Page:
We want our beliefs to be true. It can be hard, painful work to let go of a belief. This is why fake news is like jet fuel for content algorithms. It tells us exactly what we want to hear. If a service put opposing views in our face all the time, it could be emotionally painful. We might not come back to that service. From a business perspective, it makes sense to show us what we like.
The prevailing wisdom is that this constant reinforcing of our worldview kills open-mindedness, hardening our beliefs to a point where we are no longer able to find common ground with anyone who opposes them. As the repercussions of our online echo chambers become increasingly evident, there are calls to change the way we surface content in order to show more diverse perspectives. The idea is that a more diverse feed means a more open-minded worldview. The question is, would this work?
Fake news is like jet fuel for content algorithms. It tells us exactly what we want to hear.
In 2015, Facebook published a study suggesting that it is actually users who cause their own filter bubbles, not the Facebook algorithm. That we are the ones actively choosing to ignore or hide opposing views. At first blush, it’s easy to pass this off as a clear conflict of interest. Of course Facebook would say it’s us and not the algorithm. But it may not be so clear-cut.
We engage online in a bubble of psychological anonymity. Our reward is escape. If we are already hardwired to seek out information that supports our beliefs, and it is painful to be exposed to information that opposes them, of course we would do our own filtering.
The internet is a fire hose. It can be so overwhelming that sometimes we literally go numb. It is information hypersensitization. It is more than our brain can deal with. We’re here to escape, not to feel overwhelmed. So, we start turning off as much of the noise as possible. We reject anything that makes us feel uncomfortable.
Luckily for us, the internet is the perfect machine for supporting our existing beliefs. Communities of like-minded people are just a Google search away, no matter how niche our interests. Our bubble of anonymity frees our brain from any social pressures stopping us from indulging our innermost desires, no matter how subversive or extreme. On top of that, services have given us all the tools we need to sanitize our feeds. We can block, mute, flag, and unfollow. Combine all of it with an algorithm predisposed to reinforce our worldview and you have a perfect storm for polarization and radicalization.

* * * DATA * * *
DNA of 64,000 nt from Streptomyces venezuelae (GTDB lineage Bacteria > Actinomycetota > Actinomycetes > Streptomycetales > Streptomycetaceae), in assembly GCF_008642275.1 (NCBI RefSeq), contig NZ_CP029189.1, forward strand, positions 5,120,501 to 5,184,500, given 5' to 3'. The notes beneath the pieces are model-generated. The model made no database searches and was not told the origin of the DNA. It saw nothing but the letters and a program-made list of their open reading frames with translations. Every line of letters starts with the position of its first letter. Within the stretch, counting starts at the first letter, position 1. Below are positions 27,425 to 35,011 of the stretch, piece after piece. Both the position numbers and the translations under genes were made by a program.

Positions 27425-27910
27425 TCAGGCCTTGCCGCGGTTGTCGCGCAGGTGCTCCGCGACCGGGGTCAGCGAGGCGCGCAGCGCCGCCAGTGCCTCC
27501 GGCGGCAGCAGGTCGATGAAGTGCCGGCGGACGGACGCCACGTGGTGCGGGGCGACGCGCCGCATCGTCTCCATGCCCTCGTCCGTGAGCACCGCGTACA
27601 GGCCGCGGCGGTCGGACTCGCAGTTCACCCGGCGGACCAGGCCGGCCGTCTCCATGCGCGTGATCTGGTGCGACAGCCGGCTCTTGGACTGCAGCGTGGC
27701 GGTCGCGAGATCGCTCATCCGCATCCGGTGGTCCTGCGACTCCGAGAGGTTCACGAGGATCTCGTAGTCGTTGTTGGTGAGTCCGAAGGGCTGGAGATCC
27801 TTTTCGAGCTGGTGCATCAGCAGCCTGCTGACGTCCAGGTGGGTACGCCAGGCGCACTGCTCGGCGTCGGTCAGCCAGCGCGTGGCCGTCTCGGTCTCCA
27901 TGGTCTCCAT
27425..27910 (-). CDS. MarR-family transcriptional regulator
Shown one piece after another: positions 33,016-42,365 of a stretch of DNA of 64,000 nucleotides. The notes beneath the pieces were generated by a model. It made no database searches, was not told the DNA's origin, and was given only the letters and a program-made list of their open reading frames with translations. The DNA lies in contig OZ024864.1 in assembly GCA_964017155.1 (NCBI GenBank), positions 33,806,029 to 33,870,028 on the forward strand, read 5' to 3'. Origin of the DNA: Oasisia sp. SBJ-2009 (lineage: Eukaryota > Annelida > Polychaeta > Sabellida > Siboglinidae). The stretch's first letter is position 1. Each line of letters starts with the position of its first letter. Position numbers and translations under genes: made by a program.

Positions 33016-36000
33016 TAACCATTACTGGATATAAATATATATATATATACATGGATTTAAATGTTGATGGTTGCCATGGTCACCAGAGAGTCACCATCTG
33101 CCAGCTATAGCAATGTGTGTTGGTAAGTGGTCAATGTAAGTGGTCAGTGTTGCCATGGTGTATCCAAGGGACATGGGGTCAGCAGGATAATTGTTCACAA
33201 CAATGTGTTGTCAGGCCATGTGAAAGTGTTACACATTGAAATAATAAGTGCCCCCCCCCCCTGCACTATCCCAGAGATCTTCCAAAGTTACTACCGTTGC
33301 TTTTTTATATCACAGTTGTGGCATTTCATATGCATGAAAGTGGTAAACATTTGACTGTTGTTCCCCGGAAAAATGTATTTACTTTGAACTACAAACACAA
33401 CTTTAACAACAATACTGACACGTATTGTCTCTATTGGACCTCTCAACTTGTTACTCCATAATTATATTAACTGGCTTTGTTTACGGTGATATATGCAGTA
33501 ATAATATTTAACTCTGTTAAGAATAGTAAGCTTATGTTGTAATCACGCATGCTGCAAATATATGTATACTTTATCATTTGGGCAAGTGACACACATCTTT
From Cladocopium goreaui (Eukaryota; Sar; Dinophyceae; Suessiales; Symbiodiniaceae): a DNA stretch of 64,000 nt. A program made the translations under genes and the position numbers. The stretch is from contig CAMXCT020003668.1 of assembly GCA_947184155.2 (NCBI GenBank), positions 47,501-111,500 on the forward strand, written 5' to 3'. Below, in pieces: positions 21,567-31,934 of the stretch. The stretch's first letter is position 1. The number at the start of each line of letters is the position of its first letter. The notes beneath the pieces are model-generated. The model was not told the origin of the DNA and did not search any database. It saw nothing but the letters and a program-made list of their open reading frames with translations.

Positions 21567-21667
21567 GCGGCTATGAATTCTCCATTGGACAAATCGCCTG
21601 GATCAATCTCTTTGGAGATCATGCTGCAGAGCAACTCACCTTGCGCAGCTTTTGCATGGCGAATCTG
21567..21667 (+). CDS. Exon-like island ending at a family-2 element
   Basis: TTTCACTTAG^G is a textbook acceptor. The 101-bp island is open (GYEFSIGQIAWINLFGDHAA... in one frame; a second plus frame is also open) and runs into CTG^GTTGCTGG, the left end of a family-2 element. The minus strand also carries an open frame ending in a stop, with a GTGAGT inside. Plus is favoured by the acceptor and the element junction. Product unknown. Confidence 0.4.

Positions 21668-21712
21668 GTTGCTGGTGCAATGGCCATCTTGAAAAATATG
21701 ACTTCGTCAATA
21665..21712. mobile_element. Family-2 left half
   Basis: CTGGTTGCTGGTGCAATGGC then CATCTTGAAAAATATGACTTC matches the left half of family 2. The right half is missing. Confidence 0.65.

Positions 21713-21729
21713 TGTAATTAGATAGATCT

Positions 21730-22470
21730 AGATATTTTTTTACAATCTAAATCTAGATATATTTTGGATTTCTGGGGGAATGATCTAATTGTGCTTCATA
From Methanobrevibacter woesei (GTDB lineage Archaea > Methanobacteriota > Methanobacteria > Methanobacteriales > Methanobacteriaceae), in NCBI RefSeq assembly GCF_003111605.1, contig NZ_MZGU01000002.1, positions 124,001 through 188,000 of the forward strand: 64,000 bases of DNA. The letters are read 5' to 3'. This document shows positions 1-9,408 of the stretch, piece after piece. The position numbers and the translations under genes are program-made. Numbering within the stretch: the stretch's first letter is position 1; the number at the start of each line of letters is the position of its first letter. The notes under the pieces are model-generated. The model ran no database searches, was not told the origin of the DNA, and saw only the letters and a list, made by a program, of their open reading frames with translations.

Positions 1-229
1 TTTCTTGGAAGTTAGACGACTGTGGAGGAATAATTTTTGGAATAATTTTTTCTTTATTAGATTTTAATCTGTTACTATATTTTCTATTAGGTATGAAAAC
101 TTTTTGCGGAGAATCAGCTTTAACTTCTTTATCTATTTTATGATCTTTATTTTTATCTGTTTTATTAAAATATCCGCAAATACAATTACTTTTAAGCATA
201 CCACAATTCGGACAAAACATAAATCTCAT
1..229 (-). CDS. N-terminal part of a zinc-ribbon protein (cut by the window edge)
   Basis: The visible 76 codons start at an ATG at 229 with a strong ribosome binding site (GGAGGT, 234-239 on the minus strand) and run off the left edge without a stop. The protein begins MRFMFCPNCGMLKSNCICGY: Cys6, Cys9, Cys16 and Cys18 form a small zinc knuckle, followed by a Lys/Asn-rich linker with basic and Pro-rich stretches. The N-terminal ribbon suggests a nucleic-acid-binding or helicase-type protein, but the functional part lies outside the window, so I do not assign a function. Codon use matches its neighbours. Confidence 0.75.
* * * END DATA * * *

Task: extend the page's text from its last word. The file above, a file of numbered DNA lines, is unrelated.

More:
Additionally, the way we process interactions online is different than the way we process them offline. A recent study found that Twitter users who were exposed to opposing views on the service actually became more rooted in their beliefs. This flies directly in the face of the prevailing wisdom about exposure to diverse views driving open-mindedness.
The internet is the perfect machine for supporting our existing beliefs.
While the study results may be true, the question is: Do they represent a natural human state? We operate online in a psychological bubble of anonymity. That bubble does not exist in the outside world. In the physical world, exposure to diverse views and experiences happens with real people. In those cases, our brain is operating in a completely different mode.
When we’re online, as far as our brain is concerned, we aren’t engaging with real people. Like when another driver notices you picking your nose, coming into contact with opposing views online pops our bubble of anonymity. It is a real-world intrusion into our alternative universe by some faceless gray blob. The psychological response is different. It is much more fight or flight than listen and consider.
The internet has become a ubiquitous presence in our lives. Its creation has shifted so much about our existence. Today, our paradigm for interacting with the web creates a psychological gap between the digital and physical worlds, dramatically altering the way we relate to each other and the way we relate to technology itself. How can we design the next phase of our technology so that it enhances our life in the world, as opposed to pulling us out of it?
Soon we will reach a technological inflection point, where we will spend more of our time engaged with the digital world than not. The outsize influence of this alternate universe we are building makes it incumbent upon us to think critically and openly about its impact on society.
Technology is not something that happens to us, it is something we choose to create. If we are intentional and transparent, we can learn from where we have been and work toward a technology future that brings us together, not one that drives us apart.